Summer 2020 - Volume 49, Number 3
Table of Contents
 Space News
A rundown of some of the most exciting developments in space and time.
 Cosmic Views
See the Sun up-close, and marvel at one of the first images from the enormous camera accompanying the still-under-construction Vera C. Rubin Observatory
 Cataloging the Cosmos
Gaia gathers small details that lead to big insights
 Comet NEOWISE Adorned the Northern Skies
2020 needed a win, so the Solar System gave the Northern Hemisphere the brightest comet it’s seen in more than two decades.
 Perspectives, Liz Kruesi
Summer of Science
 First Word, Linda Shore
On the Importance of Looking Up
 Annals of Astronomy, Clifford J. Cunningham
Trip Through the Solar System in 1460
 Astronomer’s Notebook, Jennifer Birriel
The Eratosthenes Experiment
 Armchair Astrophysics, Christopher Wanjek
Dark Matter Appears to be a Smooth Operator
 Research Focus, M. Katy Rodriguez Wimberly
Why Have Our Galactic Neighbors Lost Their Star-forming Oomph?
 Education Matters, Brian Kruse
Infecting Students with Enthusiasm for Astrobiology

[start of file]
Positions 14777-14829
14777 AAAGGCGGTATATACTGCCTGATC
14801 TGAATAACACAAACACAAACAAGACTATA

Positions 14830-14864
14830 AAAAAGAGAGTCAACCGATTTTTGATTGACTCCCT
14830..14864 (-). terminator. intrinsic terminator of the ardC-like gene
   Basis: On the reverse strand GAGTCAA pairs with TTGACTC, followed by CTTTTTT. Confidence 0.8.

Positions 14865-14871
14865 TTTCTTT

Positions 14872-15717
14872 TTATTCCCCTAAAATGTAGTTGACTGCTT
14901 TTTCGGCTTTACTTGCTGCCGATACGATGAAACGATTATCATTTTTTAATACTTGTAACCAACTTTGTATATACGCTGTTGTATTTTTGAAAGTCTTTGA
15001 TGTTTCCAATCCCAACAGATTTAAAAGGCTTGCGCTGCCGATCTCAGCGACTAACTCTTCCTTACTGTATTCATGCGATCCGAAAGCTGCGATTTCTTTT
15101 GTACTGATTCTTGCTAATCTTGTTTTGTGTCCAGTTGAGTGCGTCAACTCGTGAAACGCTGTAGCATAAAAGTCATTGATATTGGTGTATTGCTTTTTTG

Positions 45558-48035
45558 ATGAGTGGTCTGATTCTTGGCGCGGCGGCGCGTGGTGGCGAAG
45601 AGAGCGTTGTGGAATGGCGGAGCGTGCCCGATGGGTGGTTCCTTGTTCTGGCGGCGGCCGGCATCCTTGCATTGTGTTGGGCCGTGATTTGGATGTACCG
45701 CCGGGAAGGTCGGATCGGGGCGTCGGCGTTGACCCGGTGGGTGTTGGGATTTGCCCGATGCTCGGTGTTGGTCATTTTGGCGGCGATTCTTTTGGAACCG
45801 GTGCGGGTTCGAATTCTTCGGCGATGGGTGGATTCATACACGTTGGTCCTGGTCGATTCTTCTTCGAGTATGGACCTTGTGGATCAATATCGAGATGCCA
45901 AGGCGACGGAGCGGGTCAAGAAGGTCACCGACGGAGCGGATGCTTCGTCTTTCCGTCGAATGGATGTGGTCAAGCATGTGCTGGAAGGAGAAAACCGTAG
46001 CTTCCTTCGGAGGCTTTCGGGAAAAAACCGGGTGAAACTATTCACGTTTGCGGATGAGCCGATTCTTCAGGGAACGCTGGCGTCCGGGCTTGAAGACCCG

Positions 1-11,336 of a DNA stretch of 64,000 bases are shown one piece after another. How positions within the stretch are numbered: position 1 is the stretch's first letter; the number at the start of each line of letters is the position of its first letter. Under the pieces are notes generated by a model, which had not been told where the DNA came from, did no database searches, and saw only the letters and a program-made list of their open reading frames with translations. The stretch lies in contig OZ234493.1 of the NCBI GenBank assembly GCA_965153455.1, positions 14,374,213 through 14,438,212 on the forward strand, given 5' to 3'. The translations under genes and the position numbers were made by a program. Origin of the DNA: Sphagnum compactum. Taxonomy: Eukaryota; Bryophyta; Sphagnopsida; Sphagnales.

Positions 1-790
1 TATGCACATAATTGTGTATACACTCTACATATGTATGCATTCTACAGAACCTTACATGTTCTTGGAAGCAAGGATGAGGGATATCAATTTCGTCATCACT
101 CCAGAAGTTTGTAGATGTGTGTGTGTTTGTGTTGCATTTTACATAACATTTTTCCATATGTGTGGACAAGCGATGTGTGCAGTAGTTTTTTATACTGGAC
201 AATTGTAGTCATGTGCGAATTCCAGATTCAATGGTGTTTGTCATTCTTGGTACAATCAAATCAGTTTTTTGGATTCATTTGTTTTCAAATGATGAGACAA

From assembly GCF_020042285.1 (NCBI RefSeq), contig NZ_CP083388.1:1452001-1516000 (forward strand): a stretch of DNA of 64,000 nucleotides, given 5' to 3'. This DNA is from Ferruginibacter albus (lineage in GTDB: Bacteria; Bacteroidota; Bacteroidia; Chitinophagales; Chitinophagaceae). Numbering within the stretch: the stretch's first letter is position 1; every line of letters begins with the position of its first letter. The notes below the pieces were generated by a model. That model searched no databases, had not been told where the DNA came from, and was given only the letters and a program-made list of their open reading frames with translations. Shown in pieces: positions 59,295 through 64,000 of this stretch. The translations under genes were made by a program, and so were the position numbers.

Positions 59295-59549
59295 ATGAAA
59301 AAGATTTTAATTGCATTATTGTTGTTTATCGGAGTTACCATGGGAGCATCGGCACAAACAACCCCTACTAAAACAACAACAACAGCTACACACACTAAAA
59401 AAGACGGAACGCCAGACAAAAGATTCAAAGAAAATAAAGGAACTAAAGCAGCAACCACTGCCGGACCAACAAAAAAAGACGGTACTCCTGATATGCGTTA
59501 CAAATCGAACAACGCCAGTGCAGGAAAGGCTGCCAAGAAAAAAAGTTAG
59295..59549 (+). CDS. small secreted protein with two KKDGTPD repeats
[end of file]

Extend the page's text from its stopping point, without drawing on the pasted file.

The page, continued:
A Little Learning, C. Renée James & Scott T. Miller
This Doesn’t Bode Well
 Reflections, Liz Kruesi
Aurora Above Antarctica
Cataloging the Cosmos (Feature)
By Steve Murray
The European Space Agency (ESA) set a big task for Gaia when it launched the space telescope in 2013: measuring over one billion stars in the Milky Way with unprecedented accuracy. The spacecraft has long since passed that achievement; Gaia’s next data release, its third, will contain information about the positions, velocities, luminosities, and colors of almost double that number of stars. The growing trove of data has already generated fundamental new discoveries about our galaxy and, in 2020, the pace of that productivity is accelerating.
Comet NEOWISE Adorned the Northern Skies (Feature)
By Liz Kruesi
On March 27, 2020, the NEOWISE space mission’s automated data-sifting program flagged a dozen images with an object of interest. A few days later, several telescopes across the world confirmed the object was a comet, and it earned its formal name: Comet C/2020 F3 (NEOWISE). Those further observations also showed the comet would get close to the Sun, just outside Mercury’s orbit. The comet swung closest to the Sun in early July, and it became the brightest comet the Northern Hemisphere has seen in decades. Observers — both professional and amateur — around the world tracked and studied how Comet NEOWISE brightened and evolved.
Swing by the Sun (Cosmic Views)
By Liz Kruesi
The Solar Orbiter spacecraft spied mini solar flares, surface explosions some million times smaller than typical solar flares erupting off the Sun.
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